The honeymoon was short. After our initial rocky start (documented here), I thought we had an understanding. I chopped up my banana peels and leek leaves, fed them every few days, and sprayed the bedding when it seemed too dry. And in turn, they behaved and stayed alive.
I won't say I totally overcame my fears of their sliminess, but we were cohabitating, or so I thought. Then, last week, I got back from a long weekend and found a grisly sight on my balcony. I shudder to think of it now. Eek. There were a few dozen carcasses strewn all over my balcony. At first glance, I thought they were plant droppings, but within a few seconds, the disturbing truth set in: My worms were escaping, dying and shriveling up on my balcony. How horrible is that?! I mean, first of all, that can't be a pleasant death. And so dramatic! What it said to me was that the conditions in the little world I created for them were so bad that the better option was to fling themselves out of the air holes I had drilled. Agh! I took on the responsibility of life and clearly was a terrible steward of nature. For the last few days I've been walking around with a cloud of guilt above my proverbial head. I finally mustered the courage to check out what was going on in the bin (sounds lame, but remember how long it took me to open the box they came in?) and although I saw some live worms, I also saw uneaten food, which is not a good sign. I've been convinced that the worms that didn't jump to their deaths must have just resigned themselves to a less dramatic end, kind of like that old couple in "Titanic" that stays in their bed (that was the one scene that got me in that movie). Anyway, today I finally did what I should have done a few days ago and actually did some research. There's lots of composting troubleshooting info out there. The good news is, I might not have killed all my worms in a few short weeks. But now, I have to figure out exactly what was wrong in the bin. From the symptoms and my own guess-work, I've surmised that I let it get too acidic (too many coffee grinds and orange peels), and that because the weather has gotten hotter, I should have been keeping it moister. So...I'm going to buck up, figure out what I can do, and attempt to salvage the rest of my little friends. If there are any composters reading...help! (Practical advice and moral support both greatly appreciated!). I'll keep you posted...
Friday, May 4, 2007
Ah, remember those halcyon days when you recycled your bottles and cans and could feel good about doing your part? The world made sense back then, didn't it? Actually, I admit I'm idealizing the good old days. If I'm honest, I always had a lingering suspicion about whether my milk jugs, aluminum cans, and paper--all mixed together, mostly rinsed out--were actually making it from my curbside to anywhere other than a landfill. I mean, come on. Were workers really paid to sift through and separate my colored paper from my cans of black beans? As we often do to get through the day, I squelched those doubts and continued to go through the motions of "doing my part", not really knowing what could or couldn't be recycled in my area. And in the last several months, I've steered clear of even mentioning the "R" word, well, because we know we need to be focusing our efforts on the first 2 Rs--Reducing and Reusing, of course.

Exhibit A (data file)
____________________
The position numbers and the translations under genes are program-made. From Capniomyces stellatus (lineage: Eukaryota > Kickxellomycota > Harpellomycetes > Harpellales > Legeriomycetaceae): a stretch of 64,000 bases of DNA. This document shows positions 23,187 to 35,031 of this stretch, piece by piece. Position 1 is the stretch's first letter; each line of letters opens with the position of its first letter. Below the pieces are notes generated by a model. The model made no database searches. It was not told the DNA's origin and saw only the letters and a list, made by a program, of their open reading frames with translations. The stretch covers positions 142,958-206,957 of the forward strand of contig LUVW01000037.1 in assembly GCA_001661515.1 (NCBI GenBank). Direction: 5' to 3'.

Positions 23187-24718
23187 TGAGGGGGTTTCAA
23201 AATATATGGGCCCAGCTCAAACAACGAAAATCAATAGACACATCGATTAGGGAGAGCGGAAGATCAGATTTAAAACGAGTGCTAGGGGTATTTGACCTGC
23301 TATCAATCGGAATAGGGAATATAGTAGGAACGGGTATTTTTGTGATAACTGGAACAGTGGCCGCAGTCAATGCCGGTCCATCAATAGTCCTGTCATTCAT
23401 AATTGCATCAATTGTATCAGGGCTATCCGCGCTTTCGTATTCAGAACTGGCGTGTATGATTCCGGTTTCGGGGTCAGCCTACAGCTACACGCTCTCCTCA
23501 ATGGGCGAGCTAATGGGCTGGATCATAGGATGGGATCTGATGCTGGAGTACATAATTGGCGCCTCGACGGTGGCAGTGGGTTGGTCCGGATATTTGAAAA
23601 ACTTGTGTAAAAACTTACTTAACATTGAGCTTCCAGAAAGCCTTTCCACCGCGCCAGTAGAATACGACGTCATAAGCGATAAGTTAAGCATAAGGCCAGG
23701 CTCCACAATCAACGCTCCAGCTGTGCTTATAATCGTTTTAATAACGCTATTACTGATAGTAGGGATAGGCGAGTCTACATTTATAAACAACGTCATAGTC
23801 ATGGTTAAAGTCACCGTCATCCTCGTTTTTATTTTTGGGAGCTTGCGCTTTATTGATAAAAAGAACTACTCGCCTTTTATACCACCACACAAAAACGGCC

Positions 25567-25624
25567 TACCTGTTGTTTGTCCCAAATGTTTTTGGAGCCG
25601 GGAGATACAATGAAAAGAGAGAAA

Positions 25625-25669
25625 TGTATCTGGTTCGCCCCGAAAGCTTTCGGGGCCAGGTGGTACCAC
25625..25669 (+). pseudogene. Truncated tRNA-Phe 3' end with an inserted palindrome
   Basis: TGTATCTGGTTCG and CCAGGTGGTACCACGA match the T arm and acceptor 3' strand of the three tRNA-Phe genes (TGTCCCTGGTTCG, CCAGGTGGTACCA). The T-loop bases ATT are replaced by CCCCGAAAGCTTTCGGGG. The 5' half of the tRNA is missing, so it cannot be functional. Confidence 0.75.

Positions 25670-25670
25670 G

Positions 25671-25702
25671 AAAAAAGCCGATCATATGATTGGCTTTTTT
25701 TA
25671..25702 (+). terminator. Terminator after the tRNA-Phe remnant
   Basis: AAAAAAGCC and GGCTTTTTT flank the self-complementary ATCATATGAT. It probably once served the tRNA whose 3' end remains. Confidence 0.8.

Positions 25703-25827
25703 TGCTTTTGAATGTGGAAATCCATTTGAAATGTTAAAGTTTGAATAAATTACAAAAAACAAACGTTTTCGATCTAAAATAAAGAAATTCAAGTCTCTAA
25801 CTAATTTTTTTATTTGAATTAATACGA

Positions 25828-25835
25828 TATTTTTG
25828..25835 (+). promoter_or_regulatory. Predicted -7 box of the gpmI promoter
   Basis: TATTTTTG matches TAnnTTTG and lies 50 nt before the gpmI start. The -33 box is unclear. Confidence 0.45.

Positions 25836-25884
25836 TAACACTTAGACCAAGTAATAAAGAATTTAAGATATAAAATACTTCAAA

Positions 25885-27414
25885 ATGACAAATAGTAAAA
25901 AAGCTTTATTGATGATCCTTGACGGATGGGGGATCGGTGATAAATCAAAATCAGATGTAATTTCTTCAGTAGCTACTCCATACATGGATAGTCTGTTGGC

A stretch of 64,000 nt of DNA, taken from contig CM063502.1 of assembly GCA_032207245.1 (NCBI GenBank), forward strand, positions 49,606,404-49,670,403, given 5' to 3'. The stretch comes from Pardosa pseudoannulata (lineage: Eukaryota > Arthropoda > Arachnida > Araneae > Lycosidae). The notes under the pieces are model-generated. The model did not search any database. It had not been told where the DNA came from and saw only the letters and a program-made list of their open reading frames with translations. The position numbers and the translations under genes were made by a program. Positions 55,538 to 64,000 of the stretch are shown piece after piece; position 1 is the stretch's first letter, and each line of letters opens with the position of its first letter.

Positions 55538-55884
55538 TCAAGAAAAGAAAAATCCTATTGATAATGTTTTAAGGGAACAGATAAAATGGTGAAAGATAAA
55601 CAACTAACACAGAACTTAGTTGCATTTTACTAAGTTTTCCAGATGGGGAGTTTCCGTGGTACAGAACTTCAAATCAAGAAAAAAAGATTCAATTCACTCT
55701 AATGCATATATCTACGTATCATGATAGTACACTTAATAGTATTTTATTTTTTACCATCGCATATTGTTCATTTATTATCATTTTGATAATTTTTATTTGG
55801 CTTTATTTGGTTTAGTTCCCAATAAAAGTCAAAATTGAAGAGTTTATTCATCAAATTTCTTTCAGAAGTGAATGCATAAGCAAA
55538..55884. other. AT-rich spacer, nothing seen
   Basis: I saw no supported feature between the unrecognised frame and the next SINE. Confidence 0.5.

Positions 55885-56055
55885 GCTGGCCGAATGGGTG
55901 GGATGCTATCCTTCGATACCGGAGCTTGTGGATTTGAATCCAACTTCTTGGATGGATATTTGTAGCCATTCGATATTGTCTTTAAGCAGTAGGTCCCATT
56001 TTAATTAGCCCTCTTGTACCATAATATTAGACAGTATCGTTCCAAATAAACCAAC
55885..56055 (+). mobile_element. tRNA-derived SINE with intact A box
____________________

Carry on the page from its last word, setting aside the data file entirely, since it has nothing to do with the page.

But, we obviously shouldn't throw the baby out with the bath water. After I've reduced and reused, I still have plenty of materials that can be recycled. So I was thrilled to discover an exhaustive, invaluable resource-- Earth 911. Ever wanted to know exactly what types of plastic and glass your curbside recycling service accepts? If you can mix newspaper with white and colored paper?
This site is amazing because you simply enter in your zip code and get a list of the curbside services in your area and what materials they accept. THEN, if you have still have materials that they won't pick up--like packing peanuts, or green glass, you can search for drop off centers in your area. But the most invaluable aspect of this site is that, in addition to the basic items we all know we should be recycling, it provides recycling/reuse information for all those miscellaneous materials that would otherwise end up in a landfill or rotting out on your curb. Metal clothes hangers, inkjet cartridges, old telephones, musical instruments, mattresses, floppy disks, cooking oil, magazines...that's just the beginning. Remodeling your house? There are sites that will accept your old carpet, ceramics, linoleum, and roof shingles. What a revelation! Check it out and forward widely. This site should be at the top of everyone's bookmarks. Go forth and recycle everything!
Maybe because of all the attention they got on Oprah's Earth Day special, Earth911 has totally revamped their website in the last couple weeks, so much so that I thought I had the wrong site when I needed to look something up today. Unfortunately, it is much less user-friendly. You can still get the info you're looking for, it just seems to be a little more obscured.